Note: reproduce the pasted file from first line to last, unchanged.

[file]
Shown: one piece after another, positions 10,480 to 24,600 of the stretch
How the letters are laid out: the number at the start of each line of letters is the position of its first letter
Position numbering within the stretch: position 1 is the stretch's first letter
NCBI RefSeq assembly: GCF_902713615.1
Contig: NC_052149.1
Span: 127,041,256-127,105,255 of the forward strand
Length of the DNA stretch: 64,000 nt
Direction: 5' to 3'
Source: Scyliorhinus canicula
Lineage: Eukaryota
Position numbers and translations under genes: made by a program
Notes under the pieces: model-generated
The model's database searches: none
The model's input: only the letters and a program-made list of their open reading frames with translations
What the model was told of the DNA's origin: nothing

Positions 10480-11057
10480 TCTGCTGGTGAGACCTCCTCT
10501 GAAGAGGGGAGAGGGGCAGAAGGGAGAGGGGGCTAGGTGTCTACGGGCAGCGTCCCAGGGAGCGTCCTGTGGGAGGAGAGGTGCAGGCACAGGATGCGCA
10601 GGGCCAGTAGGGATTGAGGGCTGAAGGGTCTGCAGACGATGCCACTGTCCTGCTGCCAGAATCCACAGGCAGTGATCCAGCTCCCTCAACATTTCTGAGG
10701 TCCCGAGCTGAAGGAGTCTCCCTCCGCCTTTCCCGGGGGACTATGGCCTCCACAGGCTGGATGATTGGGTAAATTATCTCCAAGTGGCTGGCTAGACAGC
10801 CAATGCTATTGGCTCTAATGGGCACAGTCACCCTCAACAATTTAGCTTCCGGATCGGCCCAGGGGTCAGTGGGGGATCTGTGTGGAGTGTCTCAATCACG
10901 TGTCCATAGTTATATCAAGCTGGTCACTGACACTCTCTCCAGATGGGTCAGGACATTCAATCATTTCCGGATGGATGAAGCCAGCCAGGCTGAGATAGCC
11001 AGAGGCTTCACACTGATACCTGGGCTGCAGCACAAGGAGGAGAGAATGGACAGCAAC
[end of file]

Shown: one piece after another, positions 10,480 to 24,600 of the stretch
How the letters are laid out: the number at the start of each line of letters is the position of its first letter
Position numbering within the stretch: position 1 is the stretch's first letter
NCBI RefSeq assembly: GCF_902713615.1
Contig: NC_052149.1
Span: 127,041,256-127,105,255 of the forward strand
Length of the DNA stretch: 64,000 nt
Direction: 5' to 3'
Source: Scyliorhinus canicula
Lineage: Eukaryota
Position numbers and translations under genes: made by a program
Notes under the pieces: model-generated
The model's database searches: none
The model's input: only the letters and a program-made list of their open reading frames with translations
What the model was told of the DNA's origin: nothing

Positions 10480-11057
10480 TCTGCTGGTGAGACCTCCTCT
10501 GAAGAGGGGAGAGGGGCAGAAGGGAGAGGGGGCTAGGTGTCTACGGGCAGCGTCCCAGGGAGCGTCCTGTGGGAGGAGAGGTGCAGGCACAGGATGCGCA
10601 GGGCCAGTAGGGATTGAGGGCTGAAGGGTCTGCAGACGATGCCACTGTCCTGCTGCCAGAATCCACAGGCAGTGATCCAGCTCCCTCAACATTTCTGAGG
10701 TCCCGAGCTGAAGGAGTCTCCCTCCGCCTTTCCCGGGGGACTATGGCCTCCACAGGCTGGATGATTGGGTAAATTATCTCCAAGTGGCTGGCTAGACAGC
10801 CAATGCTATTGGCTCTAATGGGCACAGTCACCCTCAACAATTTAGCTTCCGGATCGGCCCAGGGGTCAGTGGGGGATCTGTGTGGAGTGTCTCAATCACG
10901 TGTCCATAGTTATATCAAGCTGGTCACTGACACTCTCTCCAGATGGGTCAGGACATTCAATCATTTCCGGATGGATGAAGCCAGCCAGGCTGAGATAGCC
11001 AGAGGCTTCACACTGATACCTGGGCTGCAGCACAAGGAGGAGAGAATGGACAGCAAC